When the police pull drivers over under the suspicion of drunk driving, they may ask drivers to perform field sobriety tests. Field sobriety tests are physical examinations that can help the police collect evidence on a driver’s condition. They’re primarily used to justify further investigation into the possibility of driving while intoxicated.
The National Highway Traffic Safety Administration has sanctioned three standardized field sobriety tests. There’s also another kind of field sobriety test drivers may need to learn about. Here’s the rundown on what they’re like:
1. Horizontal gaze nystagmus test
The police may ask a driver to look at an object, such as a pen, finger or light. The officer will then move the object left and right while the driver watches it. The driver is meant to keep their head still as they do. The driver’s eyes will naturally flicker as they watch the object, but they could be intoxicated if they flicker too much.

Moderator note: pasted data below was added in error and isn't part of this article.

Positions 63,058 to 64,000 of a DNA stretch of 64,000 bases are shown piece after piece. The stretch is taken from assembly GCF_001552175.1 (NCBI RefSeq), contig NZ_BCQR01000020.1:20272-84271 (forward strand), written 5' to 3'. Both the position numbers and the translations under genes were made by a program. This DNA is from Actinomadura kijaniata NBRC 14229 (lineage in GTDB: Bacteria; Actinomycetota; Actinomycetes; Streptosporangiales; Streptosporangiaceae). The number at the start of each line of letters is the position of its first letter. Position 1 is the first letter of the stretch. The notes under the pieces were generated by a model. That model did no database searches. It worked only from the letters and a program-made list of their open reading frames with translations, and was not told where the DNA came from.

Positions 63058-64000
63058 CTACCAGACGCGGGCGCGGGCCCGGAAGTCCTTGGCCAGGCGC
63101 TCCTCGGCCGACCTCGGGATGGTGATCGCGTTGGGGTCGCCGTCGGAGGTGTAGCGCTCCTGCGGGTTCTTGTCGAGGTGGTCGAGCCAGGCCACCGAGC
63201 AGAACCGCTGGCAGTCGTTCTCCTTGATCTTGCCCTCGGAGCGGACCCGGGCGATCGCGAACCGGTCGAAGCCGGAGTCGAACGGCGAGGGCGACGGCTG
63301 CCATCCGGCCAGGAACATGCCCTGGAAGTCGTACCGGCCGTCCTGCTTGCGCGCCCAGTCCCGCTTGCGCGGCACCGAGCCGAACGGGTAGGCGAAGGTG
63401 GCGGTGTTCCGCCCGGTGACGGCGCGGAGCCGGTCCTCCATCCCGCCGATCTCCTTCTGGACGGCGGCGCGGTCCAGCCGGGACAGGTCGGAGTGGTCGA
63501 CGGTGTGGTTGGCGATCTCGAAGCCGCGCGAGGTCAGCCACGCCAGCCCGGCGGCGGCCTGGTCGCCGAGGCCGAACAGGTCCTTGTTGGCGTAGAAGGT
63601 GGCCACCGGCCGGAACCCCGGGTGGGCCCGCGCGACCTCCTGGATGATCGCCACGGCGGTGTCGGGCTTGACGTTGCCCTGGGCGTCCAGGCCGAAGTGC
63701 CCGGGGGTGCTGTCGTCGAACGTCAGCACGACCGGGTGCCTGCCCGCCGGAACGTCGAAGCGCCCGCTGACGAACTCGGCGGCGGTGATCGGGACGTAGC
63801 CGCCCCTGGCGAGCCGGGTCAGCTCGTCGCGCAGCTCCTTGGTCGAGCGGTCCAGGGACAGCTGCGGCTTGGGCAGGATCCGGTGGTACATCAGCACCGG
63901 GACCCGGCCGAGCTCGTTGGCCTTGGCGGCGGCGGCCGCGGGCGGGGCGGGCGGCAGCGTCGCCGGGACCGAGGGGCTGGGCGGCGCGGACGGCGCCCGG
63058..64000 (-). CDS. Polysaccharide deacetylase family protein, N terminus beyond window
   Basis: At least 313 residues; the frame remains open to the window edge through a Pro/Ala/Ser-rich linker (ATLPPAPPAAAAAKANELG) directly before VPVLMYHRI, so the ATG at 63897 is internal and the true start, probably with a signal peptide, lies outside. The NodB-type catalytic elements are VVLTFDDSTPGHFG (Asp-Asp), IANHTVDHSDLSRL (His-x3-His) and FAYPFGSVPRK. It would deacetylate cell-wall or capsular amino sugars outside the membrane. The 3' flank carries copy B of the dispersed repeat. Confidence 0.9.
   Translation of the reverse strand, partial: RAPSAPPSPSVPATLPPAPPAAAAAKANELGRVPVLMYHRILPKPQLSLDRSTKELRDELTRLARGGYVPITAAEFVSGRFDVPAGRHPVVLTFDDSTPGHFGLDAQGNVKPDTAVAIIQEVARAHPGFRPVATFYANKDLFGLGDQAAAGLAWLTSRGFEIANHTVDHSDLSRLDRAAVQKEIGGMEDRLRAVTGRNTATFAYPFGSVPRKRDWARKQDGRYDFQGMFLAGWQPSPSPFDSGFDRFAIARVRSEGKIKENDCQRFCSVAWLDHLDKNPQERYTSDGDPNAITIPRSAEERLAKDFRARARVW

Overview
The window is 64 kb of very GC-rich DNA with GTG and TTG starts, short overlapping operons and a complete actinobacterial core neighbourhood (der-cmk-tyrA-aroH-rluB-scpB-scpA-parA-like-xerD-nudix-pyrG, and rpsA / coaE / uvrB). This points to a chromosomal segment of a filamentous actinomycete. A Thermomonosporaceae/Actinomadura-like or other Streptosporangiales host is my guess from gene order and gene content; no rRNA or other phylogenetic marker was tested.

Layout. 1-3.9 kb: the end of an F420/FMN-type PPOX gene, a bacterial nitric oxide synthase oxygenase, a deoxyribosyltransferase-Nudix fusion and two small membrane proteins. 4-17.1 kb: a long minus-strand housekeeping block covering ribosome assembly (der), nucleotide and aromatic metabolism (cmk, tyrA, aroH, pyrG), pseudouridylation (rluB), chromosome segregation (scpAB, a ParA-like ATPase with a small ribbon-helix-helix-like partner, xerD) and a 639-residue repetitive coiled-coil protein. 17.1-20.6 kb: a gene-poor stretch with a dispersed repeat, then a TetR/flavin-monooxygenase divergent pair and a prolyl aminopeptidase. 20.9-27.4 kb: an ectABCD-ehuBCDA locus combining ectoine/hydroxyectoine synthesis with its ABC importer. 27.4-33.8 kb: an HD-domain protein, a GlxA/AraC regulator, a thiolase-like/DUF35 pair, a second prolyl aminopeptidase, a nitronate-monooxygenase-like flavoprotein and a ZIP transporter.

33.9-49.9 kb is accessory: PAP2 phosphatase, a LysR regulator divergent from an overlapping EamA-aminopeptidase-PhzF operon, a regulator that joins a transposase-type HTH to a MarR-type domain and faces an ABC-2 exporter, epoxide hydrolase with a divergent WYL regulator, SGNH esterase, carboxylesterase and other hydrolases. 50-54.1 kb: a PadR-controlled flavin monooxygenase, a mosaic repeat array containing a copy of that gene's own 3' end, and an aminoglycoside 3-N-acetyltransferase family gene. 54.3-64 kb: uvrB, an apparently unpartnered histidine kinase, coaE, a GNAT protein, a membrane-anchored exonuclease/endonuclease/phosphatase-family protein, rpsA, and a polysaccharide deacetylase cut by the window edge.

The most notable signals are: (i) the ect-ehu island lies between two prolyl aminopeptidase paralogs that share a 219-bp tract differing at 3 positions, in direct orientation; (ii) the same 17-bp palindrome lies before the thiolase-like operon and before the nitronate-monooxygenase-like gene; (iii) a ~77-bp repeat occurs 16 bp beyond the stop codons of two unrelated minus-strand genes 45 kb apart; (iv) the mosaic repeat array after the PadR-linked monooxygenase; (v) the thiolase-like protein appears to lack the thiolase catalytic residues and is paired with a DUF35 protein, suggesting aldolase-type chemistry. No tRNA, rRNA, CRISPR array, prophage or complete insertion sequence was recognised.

2. One-legged stand test
The driver may be asked to lift one leg. They’ll stand on the other leg for several seconds. If the driver falls, puts down their leg or uses their arms to keep balance, then the police may suspect them of being intoxicated.
3. Walk-and-turn test
The police may have the driver walk in a straight line, typically street lines on the side of roads. The driver may walk nine paces heel-to-toe in one direction and walk back to where they started. If they take too many steps, walk off the line or fall over, then they could have been drinking and possibly intoxicated.
4. Nonstandardized tests
The police can ask drivers to do other kinds of tests. For example, a driver may be asked to put a finger on their nose as they spell the alphabet. These kinds of tests are considered nonstandardized.
Drivers pulled over for drunk driving need to know about their rights. If a driver believes their rights were violated during a traffic stop, they may need to learn more about their legal options.